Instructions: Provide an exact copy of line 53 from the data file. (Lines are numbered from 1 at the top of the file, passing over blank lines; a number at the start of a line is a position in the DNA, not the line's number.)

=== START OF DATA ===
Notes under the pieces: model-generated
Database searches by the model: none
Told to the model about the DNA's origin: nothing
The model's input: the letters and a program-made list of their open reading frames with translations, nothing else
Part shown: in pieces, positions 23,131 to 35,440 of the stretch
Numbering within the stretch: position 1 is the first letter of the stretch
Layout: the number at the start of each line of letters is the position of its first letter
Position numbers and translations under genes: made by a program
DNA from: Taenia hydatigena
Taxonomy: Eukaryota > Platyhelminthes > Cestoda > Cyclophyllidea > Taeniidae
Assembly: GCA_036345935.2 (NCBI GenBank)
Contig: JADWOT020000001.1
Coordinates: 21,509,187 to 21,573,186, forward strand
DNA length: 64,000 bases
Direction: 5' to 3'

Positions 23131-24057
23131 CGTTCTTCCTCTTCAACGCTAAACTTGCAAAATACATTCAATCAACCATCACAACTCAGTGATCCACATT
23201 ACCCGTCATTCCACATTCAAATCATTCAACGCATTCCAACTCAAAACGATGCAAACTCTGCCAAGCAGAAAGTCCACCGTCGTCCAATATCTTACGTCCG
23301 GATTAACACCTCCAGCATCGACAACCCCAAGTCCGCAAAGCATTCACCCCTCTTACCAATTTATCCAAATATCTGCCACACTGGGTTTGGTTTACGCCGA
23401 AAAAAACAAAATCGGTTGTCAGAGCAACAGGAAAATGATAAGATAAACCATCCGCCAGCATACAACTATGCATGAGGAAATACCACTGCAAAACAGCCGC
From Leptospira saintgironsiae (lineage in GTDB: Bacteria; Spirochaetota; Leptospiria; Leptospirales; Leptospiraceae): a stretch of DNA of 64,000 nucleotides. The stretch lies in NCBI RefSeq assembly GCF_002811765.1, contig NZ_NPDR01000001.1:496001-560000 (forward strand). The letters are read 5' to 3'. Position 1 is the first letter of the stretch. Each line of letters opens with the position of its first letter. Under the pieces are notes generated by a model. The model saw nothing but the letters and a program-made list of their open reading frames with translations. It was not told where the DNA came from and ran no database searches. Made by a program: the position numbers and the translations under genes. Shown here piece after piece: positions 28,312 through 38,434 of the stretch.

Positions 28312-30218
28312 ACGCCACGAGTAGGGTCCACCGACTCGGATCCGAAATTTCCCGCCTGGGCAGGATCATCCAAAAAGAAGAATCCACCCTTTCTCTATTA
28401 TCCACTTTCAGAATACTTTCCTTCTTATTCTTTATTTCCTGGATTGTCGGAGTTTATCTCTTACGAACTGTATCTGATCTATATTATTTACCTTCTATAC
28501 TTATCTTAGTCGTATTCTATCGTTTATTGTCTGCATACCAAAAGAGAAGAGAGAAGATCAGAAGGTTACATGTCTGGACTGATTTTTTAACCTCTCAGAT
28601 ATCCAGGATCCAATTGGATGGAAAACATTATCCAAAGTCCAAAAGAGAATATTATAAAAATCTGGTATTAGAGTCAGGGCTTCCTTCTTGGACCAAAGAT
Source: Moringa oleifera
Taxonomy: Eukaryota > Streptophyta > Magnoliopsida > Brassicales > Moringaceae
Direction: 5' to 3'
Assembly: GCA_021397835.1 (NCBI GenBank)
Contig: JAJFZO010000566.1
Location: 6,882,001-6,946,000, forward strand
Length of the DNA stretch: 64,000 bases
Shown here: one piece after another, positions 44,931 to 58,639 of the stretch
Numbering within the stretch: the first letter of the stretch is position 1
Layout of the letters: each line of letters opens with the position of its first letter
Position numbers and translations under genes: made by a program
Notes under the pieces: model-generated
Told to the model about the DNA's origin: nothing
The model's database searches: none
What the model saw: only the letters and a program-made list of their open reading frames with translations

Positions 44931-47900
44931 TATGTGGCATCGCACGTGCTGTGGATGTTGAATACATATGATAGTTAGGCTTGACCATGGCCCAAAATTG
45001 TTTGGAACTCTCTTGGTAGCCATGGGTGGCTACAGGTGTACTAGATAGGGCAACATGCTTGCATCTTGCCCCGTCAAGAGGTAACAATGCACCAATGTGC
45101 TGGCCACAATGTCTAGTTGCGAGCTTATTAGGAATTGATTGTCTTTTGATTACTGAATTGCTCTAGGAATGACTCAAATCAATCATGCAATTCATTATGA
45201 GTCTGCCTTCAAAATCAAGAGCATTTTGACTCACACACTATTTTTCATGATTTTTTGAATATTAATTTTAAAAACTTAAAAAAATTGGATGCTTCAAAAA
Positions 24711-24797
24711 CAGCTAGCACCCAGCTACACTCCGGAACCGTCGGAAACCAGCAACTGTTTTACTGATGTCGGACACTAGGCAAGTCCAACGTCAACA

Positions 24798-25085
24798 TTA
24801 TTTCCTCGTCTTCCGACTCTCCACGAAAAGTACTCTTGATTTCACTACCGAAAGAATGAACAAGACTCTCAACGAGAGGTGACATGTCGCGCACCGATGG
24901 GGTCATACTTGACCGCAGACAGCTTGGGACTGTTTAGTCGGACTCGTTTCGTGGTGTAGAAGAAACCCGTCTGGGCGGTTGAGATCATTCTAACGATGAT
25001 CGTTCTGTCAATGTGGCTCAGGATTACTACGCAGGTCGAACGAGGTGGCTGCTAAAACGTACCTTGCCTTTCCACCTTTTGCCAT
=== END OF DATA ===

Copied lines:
25001 CGTTCTGTCAATGTGGCTCAGGATTACTACGCAGGTCGAACGAGGTGGCTGCTAAAACGTACCTTGCCTTTCCACCTTTTGCCAT